The high fundamental pulse energy makes frequency conversion to the 2nd, 3rd or 4th harmonic easily possible with maintaining a high Epulse harmonic. The footprint of this laser system is 900 × 500 mm2, and this can also be adapted to customers’ needs as required.

Figure 2.2. Picture of the high energy solid state lasers. Image Credit: Monocrom

References

  1. J. Heath, N. Taylor: “Raman Microscopy”, John Wiley & Sons Ltd, 2017
  2. E Smith, G. Dent: “Modern Raman Spectroscopy – A practical Approach”, John Wiley & Sons Ltd, 2005
  3. X. Liu: “Organic Semiconductor Lasers and Tailored Nanostructures for Raman Spectroscopy”, Dissertation, Karlsruher Institute for Technology, 2015
  4. C. Raman, K. Krishnan: “A new type of secondary radiation”, Nature, Vol. 121, 501-502, 1928
  5. G. Landberg, L. Mandelstam: “Eine neue Erscheinung bei der Lichtzerstreuung in Kristallen”, Naturwissenschaften, Vol. 16, 557-558, 1928
  6. P. Vandenabeele: “Practical Raman Spectroscopy”, John Wiley & Sons Ltd, 2013
  7. E. Smith and G. Dent: “Modern Raman spectroscopy: a practical approach”, John Wiley & Sons Ltd, 2005.
  8. K. Kneipp: “Surface-enhanced Raman scattering”, Physics Today, Vol. 60, 40–46, 2007
  9. P. J. Larkin: “IR and Raman Spectroscopy – Principles and Spectral Interpretation”, Elsevier, 2011
  10. Z. You: “Application of Infrared Raman Spectroscopy in Analysis of Food Agricultural Products”, AIDIC Servizi S.r.l., Chemical Engineering Transactions, Vol. 59, 763-768, 2017
  11. J. Depciuch et al.: “Application of Raman spectroscopy and infrared spectroscopy in the identification of breast cancer”, Applied Spectroscopy, Vol. 70(2), 251-263, 2016
  12. A. A. Kadik et al.: “Application of IR and Raman spectroscopy for the determination of the role of oxygen fugacity in the formation of n–Ñ–Î–Í molecules and complexes in the iron-bearing silicate melts at high pressures”, Geochemistry International, Vol. 54(13), 1175-1186, 2016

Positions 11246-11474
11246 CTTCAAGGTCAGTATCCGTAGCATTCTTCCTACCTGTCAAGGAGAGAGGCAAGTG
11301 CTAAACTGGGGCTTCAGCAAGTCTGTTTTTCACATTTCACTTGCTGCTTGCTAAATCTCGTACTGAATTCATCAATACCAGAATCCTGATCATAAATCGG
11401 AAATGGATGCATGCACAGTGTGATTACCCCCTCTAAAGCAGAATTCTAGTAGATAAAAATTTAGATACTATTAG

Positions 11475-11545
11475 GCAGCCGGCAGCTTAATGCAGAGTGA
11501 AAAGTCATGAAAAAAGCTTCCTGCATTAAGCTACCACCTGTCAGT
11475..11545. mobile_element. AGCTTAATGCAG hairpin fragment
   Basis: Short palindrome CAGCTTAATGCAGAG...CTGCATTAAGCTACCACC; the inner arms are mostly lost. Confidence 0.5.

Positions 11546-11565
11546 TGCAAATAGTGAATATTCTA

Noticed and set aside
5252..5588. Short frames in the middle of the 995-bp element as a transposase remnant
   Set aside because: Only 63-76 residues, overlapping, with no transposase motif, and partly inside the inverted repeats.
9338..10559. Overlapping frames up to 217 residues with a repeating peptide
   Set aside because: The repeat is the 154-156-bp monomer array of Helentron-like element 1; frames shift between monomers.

13. J. Yu et al.: “Recent applications of infrared and Raman spectroscopy in art forensics: a brief overview”, Applied Spectroscopy Reviews, Vol. 50(2), 152-157, 2015
  14. Z. Zhang: “Raman Spectroscopic Sensing in Food Safety and Quality Analysis”, University of Nebraska-Lincoln, 2017
  15. J. Chen, D. Dong, S. Ye: “Detection of pesticide residue distribution on fruit surfaces using surface-enhanced Raman spectroscopy imaging”, The Royal Society of Chemistry, Vol. 8, 4726-4730, 2018
  16. Y. S. Li, J. S. Church: “Raman spectroscopy in the analysis of food and pharmaceutical nanomaterials”, Elsevier, Journal of food and drug analyzes, Vol. 22, 29-48, 2014

About Monocrom

Monocrom is established in 1993 in Vilanova i la Geltrú, Barcelona area. Since then, their vision has been to grow as a global market leader in the semiconductor laser industry serving high-quality laser diode systems and custom laser solutions. A continued improvement and commitment to excellence are the basis of our business practices.

Monocrom is a UNE EN ISO 9001:2015 registered laser company located in one of Europe’s pioneering regions in photonics. Their portfolio of diode lasers comprises standard and custom-made solutions for the medical, industrial, and defense industries among others. Their laser systems are designed to meet the most demanding requirements in material processing, ophthalmology, dermatology and aesthetics, imaging, security, life science, and research applications.


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Last updated: Jun 11, 2021 at 6:38 AM